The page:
Two German employees of the Konrad Adenauer Foundation’s Cairo office were sentenced to five and two years in prison. The organization’s head, Hans-Gert Pöttering, told DW what’s next for the foundation and its staff.
DW: Did the sentence surprise you?
Hans-Gert Pöttering: Yes, its harshness surprised us. We are appalled and concerned, especially for both of our employees. But it is also a serious blow to civil society and the rule of law in Egypt.
What has been your overall impression of the trial?
The process has not been in accordance with the rule of law. Over the course of the trial, we noticed that the accusations made against our employees and our office in Cairo were absurd. The good work we do - and have done for 30 years and which is contractually covered by agreements with the government - did not make any impression on the court. We are shocked by what we've experienced today in Cairo.
There has been a cultural agreement between Germany and Egypt. That does not seem to have played a role in how the court proceeded.
Which is exactly why the sentences are so absurd. The court ordered the closure of our office in Cairo and a few months ago the Egyptian government gave its approval for the Konrad Adenauer Foundation to operate as a part of the Egyptian-German cultural framework. It doesn't make sense. The court decided one way and the government the other. It all shows that the rule of law does not exist in Egypt.
What will the Konrad Adenauer Foundation do now?
We are currently evaluating our options and what we can politically and legally do. I would like to express my thanks to the German government. Foreign Minister Guido Westerwelle reacted very quickly and issued a statement. We are in contact with the Chancellery. Other foundations have also shown their solidarity with the Konrad Adenauer Foundation. We have met with much approval and solidarity, but as important as that is, unfortunately, it does not help our employee who is now in Berlin and her two daughters and her Egyptian husband in Cairo. Under these circumstances she, of course, cannot return to Cairo.
So your employees who are currently in Germany will not serve their sentences?
The head of our office, Andreas Jacobs, has been back in Germany with his family for some time. The other employee returned to Germany before the judgment was announced to be sure she would not go to prison if so sentenced. Still, both she and the rest of us are surprised by the length of the sentence. It is absolutely absurd and completely unacceptable.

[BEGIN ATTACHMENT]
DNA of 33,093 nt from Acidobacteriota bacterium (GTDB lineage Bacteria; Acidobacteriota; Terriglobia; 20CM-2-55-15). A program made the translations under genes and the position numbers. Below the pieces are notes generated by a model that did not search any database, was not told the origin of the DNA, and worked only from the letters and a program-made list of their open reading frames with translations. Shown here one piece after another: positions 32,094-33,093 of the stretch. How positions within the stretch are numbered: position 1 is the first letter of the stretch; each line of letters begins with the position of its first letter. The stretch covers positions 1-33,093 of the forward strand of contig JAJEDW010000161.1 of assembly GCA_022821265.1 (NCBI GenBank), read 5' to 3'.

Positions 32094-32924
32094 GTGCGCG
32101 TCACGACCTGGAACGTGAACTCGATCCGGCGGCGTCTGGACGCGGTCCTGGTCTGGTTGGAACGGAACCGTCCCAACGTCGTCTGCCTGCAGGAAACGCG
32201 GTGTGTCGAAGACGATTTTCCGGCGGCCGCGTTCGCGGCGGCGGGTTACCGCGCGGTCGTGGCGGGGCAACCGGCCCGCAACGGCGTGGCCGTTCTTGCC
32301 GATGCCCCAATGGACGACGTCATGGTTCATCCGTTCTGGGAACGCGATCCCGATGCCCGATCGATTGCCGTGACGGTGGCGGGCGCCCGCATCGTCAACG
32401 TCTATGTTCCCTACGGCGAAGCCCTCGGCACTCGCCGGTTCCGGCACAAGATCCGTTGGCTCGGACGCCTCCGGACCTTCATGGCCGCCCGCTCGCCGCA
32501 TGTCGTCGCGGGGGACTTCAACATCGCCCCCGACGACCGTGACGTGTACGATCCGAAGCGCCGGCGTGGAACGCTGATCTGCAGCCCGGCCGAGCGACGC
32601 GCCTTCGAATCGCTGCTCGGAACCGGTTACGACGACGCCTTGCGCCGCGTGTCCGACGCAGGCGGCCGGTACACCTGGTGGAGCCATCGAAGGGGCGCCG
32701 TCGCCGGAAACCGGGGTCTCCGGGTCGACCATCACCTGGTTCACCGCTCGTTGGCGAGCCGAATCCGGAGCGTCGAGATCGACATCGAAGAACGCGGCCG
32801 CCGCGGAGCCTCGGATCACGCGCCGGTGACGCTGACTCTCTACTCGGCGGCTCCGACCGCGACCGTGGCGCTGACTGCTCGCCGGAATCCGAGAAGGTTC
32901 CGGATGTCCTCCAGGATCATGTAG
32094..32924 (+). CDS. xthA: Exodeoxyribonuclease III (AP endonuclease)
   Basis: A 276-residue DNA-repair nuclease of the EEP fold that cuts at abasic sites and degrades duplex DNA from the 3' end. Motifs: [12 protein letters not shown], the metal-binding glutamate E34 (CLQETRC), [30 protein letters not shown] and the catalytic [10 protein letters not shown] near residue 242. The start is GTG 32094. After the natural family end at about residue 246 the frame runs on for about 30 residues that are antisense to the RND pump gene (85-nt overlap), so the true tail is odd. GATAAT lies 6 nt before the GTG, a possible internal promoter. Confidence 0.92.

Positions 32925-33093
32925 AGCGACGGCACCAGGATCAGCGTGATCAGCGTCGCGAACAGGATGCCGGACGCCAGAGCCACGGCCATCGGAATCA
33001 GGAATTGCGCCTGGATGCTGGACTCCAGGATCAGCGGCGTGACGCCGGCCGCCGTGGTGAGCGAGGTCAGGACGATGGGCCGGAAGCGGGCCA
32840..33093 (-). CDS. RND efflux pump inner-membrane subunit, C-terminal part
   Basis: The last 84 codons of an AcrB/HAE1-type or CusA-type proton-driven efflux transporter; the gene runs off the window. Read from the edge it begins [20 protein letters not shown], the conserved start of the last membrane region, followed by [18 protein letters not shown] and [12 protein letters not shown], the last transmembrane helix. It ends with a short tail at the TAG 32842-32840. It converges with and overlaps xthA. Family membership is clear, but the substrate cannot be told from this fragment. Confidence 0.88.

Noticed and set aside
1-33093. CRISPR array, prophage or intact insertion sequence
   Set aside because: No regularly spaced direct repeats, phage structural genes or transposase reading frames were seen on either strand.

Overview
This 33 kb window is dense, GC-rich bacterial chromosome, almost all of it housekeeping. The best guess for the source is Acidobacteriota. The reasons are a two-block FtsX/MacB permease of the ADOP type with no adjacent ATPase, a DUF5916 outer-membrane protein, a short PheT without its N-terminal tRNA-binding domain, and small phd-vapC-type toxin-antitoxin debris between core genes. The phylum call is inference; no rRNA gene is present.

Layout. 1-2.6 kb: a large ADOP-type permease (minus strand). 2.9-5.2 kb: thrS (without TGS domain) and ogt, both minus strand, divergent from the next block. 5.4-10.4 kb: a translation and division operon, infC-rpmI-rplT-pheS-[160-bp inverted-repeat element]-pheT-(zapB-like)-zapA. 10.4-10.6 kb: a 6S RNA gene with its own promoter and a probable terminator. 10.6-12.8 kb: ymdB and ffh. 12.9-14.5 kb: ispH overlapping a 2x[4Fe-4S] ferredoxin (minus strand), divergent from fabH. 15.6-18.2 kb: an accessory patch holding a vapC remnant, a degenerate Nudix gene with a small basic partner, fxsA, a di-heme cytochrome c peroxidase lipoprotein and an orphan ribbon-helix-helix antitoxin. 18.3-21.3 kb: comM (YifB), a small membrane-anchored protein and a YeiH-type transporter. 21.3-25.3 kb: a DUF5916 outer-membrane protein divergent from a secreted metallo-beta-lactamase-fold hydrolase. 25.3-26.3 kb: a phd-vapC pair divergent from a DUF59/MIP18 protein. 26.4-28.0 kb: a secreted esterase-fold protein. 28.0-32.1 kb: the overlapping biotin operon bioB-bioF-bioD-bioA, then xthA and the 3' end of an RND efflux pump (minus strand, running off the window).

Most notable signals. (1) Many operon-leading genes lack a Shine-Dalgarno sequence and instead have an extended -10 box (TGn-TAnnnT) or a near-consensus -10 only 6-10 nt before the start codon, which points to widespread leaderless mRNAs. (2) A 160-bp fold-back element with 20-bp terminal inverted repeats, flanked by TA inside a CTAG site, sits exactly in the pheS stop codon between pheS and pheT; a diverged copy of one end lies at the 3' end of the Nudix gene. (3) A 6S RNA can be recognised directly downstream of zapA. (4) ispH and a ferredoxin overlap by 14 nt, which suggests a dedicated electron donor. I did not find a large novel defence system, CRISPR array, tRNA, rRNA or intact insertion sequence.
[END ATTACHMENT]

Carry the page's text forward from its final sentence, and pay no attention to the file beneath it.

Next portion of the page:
Could the ruling in Cairo have an effect on your work in other countries?
I hope not, but we will have to wait and see. We, as the Konrad Adenauer Foundation, find that the development of a civil society - particularly in Arab and Islamic states - is very meaningful. I can only hope that the bad example in Egypt will not be copied in other nations in the Arab world where we are represented.
Hans-Gert Pöttering has been chairman of the Konrad Adenauer Foundation since 2009. The non-government organization is affiliated with Germany´s Christian Democratic Union (CDU) and promotes political education in Germany and around the world. From 2007 to 2009, Pöttering served as president of the European Parliament.
The downing of a Russian bomber leaves Putin with some tough decisions. Will he change his views on Assad and join a broader anti-"IS" coalition or stick with an alliance of two with Iran? Fiona Clark reports.
British government minister Grant Shapps has resigned after accepting responsibility for failing to reign in bullying in the ruling party. The young activist's suicide note claimed bullying led him to take his life.
British heavyweight Tyson Fury has been crowned heavyweight champion in Düsseldorf on a unanimous points decision. In a huge boxing upset, Fury has vowed to be the most "charismatic champion since Muhammad Ali."